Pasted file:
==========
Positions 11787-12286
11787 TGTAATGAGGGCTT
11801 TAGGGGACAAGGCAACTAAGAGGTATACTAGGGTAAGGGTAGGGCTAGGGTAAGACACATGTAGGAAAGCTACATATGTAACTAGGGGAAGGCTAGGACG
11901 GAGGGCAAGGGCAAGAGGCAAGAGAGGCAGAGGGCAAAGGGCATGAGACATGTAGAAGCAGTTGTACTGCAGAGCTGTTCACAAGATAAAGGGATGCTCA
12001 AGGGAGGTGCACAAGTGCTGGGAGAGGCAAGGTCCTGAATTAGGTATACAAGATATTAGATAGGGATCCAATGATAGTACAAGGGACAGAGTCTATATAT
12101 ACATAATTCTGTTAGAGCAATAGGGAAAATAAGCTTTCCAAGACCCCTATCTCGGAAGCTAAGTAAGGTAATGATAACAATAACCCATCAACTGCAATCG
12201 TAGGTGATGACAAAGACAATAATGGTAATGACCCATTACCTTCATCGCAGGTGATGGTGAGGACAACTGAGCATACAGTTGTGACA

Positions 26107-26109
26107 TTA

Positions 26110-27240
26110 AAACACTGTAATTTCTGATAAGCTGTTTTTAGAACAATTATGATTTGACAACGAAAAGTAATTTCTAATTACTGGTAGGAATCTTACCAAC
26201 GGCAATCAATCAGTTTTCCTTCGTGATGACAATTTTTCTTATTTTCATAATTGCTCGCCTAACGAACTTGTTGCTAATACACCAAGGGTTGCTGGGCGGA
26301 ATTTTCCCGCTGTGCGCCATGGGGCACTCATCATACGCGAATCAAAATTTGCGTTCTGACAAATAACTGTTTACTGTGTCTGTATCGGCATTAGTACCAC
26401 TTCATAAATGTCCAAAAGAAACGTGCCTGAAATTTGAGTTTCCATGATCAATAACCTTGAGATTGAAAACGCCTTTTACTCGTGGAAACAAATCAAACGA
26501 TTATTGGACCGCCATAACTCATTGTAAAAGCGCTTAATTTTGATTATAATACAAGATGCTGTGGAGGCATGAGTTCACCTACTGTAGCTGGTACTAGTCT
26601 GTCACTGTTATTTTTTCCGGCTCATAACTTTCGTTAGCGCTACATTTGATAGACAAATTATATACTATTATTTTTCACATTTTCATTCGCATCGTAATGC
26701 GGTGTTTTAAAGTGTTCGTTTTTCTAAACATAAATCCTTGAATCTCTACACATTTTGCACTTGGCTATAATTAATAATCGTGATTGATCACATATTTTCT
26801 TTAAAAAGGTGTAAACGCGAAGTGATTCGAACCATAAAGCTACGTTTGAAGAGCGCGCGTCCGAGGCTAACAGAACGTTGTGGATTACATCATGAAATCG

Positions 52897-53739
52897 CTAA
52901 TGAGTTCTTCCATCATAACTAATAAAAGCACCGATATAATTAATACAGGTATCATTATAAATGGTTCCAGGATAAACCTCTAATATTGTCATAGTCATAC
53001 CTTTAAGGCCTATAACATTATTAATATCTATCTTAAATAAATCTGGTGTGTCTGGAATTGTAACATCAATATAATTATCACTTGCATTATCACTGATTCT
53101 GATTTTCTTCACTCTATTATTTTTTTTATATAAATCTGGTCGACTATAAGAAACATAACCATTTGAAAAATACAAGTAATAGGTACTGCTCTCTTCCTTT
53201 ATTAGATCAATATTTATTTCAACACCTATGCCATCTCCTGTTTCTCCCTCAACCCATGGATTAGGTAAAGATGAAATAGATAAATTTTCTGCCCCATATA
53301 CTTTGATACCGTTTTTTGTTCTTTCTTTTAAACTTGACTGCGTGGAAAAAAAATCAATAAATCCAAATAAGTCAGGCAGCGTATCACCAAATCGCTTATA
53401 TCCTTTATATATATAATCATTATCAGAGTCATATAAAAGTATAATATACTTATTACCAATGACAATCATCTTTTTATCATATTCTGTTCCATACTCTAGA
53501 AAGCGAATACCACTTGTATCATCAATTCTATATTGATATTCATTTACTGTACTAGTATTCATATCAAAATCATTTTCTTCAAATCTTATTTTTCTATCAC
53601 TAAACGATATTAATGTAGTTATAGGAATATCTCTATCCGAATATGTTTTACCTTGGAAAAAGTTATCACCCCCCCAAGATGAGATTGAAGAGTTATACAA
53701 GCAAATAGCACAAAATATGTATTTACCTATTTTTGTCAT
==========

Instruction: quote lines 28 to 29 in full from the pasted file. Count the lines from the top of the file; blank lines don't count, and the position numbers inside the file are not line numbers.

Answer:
53601 TAAACGATATTAATGTAGTTATAGGAATATCTCTATCCGAATATGTTTTACCTTGGAAAAAGTTATCACCCCCCCAAGATGAGATTGAAGAGTTATACAA
53701 GCAAATAGCACAAAATATGTATTTACCTATTTTTGTCAT